The Residential Remodeling Index, which is compiled monthly by Austin, Tx.-based BuildFax, rose in July for the 21st straight month, an indication that homeowners are opting to renovate their current homes rather than buy new properties – and with considerable zeal.
According to BuildFax, the index rose by 0.9 (about 0.6 percent) from June to July, and the index is 24 percent higher than in July 2010. They are the highest numbers since BuildFax created the index in 2004, even counting the home equity boom from 2004 to 2006.
Joe Emison, the vice president of research and development at BuildFax, said the tough housing market has added to the appeal of remodeling.
“As millions of Americans believe that they will not be able to secure a new home due to a variety of factors including tight credit, limited buyers and challenging job prospects, they are more and more turning to renovating and remodeling their current properties, sending remodeling activity to record levels,” Emison said.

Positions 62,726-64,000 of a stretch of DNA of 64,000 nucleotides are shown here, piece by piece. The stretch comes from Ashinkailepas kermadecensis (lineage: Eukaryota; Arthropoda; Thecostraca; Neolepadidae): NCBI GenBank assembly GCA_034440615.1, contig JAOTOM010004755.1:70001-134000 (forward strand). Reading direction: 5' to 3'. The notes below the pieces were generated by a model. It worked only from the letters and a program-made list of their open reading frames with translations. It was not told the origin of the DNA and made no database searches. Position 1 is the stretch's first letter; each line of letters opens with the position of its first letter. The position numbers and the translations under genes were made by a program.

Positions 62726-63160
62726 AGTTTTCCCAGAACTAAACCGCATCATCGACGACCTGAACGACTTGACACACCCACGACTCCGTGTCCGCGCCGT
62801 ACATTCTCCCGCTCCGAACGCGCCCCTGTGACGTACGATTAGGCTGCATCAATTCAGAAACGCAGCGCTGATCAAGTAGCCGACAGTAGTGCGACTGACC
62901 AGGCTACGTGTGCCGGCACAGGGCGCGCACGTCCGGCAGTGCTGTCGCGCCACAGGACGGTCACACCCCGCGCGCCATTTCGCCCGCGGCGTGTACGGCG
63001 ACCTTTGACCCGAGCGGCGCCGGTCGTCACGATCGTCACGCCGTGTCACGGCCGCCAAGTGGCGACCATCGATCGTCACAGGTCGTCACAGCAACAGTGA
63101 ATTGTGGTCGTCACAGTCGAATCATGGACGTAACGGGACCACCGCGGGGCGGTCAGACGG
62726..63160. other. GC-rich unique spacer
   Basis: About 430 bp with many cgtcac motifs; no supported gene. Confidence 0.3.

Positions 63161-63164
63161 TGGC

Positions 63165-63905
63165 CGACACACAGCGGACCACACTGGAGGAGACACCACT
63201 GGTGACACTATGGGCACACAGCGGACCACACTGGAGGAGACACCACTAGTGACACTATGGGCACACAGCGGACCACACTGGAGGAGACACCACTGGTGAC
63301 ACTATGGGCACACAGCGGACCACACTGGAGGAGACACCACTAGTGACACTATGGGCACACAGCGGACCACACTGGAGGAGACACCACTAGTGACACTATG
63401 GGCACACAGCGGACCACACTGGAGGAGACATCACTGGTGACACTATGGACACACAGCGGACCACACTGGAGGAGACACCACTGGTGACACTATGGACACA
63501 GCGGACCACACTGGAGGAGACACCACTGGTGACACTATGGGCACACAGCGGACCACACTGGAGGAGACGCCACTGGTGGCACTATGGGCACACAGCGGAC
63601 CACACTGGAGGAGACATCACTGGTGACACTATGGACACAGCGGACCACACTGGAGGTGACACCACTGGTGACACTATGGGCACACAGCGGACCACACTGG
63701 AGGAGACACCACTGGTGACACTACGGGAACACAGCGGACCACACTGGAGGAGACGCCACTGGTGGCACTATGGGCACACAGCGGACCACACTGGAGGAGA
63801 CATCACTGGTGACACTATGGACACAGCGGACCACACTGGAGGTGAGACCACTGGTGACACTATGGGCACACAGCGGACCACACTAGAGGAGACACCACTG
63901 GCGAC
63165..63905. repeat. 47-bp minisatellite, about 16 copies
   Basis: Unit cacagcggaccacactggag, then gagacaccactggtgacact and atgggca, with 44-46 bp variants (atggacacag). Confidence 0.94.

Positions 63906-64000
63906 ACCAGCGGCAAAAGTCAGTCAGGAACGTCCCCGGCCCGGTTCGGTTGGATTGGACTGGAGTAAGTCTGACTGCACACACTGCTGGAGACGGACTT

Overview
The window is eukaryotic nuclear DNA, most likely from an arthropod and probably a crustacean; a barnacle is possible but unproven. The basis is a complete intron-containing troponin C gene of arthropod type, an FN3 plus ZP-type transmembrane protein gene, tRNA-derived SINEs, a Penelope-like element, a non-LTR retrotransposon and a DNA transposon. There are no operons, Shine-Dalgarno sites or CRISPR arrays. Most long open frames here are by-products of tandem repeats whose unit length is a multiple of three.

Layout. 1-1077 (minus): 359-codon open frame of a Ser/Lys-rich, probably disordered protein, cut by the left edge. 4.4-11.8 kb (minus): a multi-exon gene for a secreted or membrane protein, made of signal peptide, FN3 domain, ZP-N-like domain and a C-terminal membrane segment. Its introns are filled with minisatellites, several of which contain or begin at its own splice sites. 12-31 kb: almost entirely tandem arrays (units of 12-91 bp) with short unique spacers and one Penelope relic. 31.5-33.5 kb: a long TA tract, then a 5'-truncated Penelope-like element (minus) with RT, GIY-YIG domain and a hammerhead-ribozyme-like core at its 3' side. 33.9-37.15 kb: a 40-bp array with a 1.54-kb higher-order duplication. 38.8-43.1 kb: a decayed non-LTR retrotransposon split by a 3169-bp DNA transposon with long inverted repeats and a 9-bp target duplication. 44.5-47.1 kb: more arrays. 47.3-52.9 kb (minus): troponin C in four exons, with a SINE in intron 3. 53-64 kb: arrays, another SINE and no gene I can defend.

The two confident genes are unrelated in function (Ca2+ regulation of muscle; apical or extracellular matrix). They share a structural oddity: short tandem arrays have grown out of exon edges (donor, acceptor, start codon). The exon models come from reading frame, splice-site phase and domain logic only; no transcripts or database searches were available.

Though remodeling projects seem like an alternate to home sales, as the National Association of Realtors has reported, different remodeling projects provide different returns on investments. Among the most useful were deck additions, kitchen remodeling, basement remodeling and two-story additions, all of which retained more than 65 percent of their investment in the home’s value. Remodeling magazine, an entire publication devoted to the remodeling businesses, has an even broader collection of stats, but one fact should be clear – remodeling is not a bad facet of real estate, especially if the right remodeling projects are applied.
BuildFax also included regional data, and Midwest saw gains in both monthly and year-over-year data. For monthly, the Midwest gained 4.9 points, or 5 percent, and yearly, 5.6 points, or 5.6 percent.
Calculated Risk does point out two valuable caveats of the index, though. First, the index follows remodeling activity, not the total money being spent on remodeling projects; so though volume may be higher, investment could still be flat. And second, remodeling goes through seasonal phases, as the site demonstrates with this chart.